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Women's History Month, March 2018

NEVERTHELESS SHE PERSISTED:
Honoring Women Who Fight All Forms of Discrimination Against Women

 

All events will be held in Hale 'Ākoakoa 101, and are free and open to the public.
Please contact Kathleen French for more information (kfrench@hawaii.edu)

 


DVD Cover for 'Unafraid: Voices from the Crime Victims Treatment Center'Unafraid: Voices From the Crime Victims Treatment Center
Tuesday, March 20, 10:00 - 11:15 a.m.

A film by Karin Venegas, 2014

A deeply personal documentary, UNAFRAID gives voice to four, diverse rape survivors and takes a historic look back at the pioneering treatment center where they now receive counseling. In her directorial debut, Karin Venegas highlights the work of two unsung feminist heroes in the movement for victims’ rights at the height of 1970s feminism and the Women’s Movement. From breaking victims’ silence to the revolutionary invention of the rape kit, this powerful film intimately explores the impact of rape and the capacity of ordinary individuals to effect change.

We will view the film, followed by an interactive group discussion.


Giap's Last Day at the Ironing Board Factory (2015)
Image Courtesy of Talcual Films
Ella Es El Matador (She is the Matador)
Tuesday, March 20, 11:30 a.m. - 12:45 p.m.

A film by Gemma Cubero Del Barrio and Celeste Carrasco

With special guest, Gemma Cubero del Barrio.

For Spaniards – and for the world – nothing has expressed the country’s traditionally rigid gender roles more powerfully than the image of the male matador. So sacred was the bullfighter’s masculinity to Spanish identity that a 1908 law barred women from the sport. Ella Es El Matador (She Is The Matador) reveals the surprising history of the women who made such a law necessary, and offers fascinating profiles of two female matadors currently in the arena, the veteran Maripaz Vega and neophyte Eva Florencia. These women are gender pioneers by necessity. But what emerges as their truest motivation is their sheer passion – for bullfighting and the pursuit of a dream.

We will view the film, followed by an interactive group discussion.


Image of Jessca applying makup. From the film 'Fat Body' (In)Visible'Fat Body (In)Visible
Thursday, March 22, 10:00 - 11:15 a.m.

A film by Margitte Kristjansson, 2011

"While I have all the confidence in the world, I’m told every day that my body is revolting." Jessica turns heads in the street—for both her striking fashion, and larger than average body. She has learned to ignore the frequent insults which come her way, but it has not been an easy journey. Keena is the heaviest she has ever been—and the happiest. Confident and attractive, she decided long ago that dieting is not for her. Keena and Jessica—and filmmaker Margitte Kristjansson—are body acceptance activists, working to celebrate body diversity and the right to be happy whatever your body size. Brought together by social media, they use the blogosphere strategically to make their bodies visible in a world that still thinks that fat women should hide away. In this insightful short documentary, Keena and Jessica speak candidly about growing up overweight, and the size discrimination they have faced. Their stories detail the intricacies of identity and the intersection of race and gender with fatness— and how social media has helped this community enact visibility on their own terms.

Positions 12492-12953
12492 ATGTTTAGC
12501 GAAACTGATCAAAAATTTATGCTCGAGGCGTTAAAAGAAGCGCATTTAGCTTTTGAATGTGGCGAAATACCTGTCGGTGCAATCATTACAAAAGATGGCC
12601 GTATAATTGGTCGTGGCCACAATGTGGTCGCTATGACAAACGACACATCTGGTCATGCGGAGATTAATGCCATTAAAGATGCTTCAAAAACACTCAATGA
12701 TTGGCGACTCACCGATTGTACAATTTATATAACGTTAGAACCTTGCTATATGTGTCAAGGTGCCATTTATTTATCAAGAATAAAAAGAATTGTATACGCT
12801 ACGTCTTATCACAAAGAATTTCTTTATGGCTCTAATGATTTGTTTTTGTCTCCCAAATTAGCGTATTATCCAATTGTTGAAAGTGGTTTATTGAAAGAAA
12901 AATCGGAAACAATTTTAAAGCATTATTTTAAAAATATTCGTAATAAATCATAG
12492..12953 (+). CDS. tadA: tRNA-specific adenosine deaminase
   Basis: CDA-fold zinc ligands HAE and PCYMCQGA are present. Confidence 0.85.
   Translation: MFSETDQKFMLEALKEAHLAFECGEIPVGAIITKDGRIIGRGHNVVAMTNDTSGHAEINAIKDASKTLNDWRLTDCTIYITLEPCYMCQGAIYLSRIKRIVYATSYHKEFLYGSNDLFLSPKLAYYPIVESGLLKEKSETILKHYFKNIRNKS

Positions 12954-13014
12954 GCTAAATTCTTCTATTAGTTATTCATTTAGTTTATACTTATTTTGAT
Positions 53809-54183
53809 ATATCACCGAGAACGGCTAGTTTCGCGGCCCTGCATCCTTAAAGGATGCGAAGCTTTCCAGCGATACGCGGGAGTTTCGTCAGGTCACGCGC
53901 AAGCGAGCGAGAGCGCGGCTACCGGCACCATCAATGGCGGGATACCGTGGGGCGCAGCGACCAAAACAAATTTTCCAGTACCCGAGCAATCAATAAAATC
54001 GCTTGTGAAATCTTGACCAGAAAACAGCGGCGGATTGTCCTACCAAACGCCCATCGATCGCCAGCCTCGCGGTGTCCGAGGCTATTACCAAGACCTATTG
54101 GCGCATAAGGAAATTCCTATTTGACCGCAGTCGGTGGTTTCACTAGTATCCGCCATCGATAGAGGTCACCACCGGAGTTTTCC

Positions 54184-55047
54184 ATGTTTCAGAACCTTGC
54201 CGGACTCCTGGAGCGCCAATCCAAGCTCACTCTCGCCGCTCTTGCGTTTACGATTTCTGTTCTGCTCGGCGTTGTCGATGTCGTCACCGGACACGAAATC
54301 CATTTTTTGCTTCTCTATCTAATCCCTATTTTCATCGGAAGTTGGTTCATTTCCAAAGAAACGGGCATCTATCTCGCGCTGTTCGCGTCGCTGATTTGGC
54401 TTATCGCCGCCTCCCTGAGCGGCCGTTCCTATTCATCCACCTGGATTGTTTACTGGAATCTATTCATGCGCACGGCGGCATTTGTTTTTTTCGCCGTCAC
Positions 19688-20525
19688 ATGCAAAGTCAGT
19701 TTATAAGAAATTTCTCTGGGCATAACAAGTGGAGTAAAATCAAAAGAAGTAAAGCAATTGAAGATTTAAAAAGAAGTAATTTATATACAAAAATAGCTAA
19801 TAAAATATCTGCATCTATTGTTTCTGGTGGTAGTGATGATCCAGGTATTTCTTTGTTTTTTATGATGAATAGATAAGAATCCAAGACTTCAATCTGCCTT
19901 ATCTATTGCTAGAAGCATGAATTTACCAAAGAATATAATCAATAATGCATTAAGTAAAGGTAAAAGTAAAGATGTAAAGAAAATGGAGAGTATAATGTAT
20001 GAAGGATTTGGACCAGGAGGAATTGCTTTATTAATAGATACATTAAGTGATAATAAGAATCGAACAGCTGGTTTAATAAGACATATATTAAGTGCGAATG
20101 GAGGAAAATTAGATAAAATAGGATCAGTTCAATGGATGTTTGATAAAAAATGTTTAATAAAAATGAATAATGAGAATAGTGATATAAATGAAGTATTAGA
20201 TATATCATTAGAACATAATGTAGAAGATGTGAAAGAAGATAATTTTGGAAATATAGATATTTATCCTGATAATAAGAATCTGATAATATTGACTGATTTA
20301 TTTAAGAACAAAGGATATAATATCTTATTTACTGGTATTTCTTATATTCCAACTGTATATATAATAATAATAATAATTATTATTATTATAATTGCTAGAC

We will view the film, followed by an interactive group discussion.


Johnny Friesbie: Protaconist of the film, 'Homecomeing'
Image Courtesy of Talcual Films
Homecoming (15 minute trailer)
Thursday, March 22, 11:30 a.m. - 12:45 p.m.

A film by award-winning filmmaker Gemma Cubero Del Barrio, 2009

With special guests, Gemma Cubero del Barrio and Johnny Frisbie.

Johnny Frisbie will also be sharing her experience writing Miss Ulysses from Puka-Puka.

Homecoming tells the story of the atoll of Pukapuka through the intergenerational story of two bi-cultural women Johnny Frisbie and Amelia Borofsky who journey home after decades away. Facing modernization, environmental, and cultural loss, this 3sq km coral atoll has little contact with outsiders or tourists, and the native community follows a Polynesian way of life lost to most of the Pacific. This character-driven documentary follows the two women on their journey “home” offering a poetic meditation on race, climate change, memory and the universal journey towards wholeness.

Gemma will show the film’s trailer and lead a discussion as to the making of the film, and how writing is used in film.



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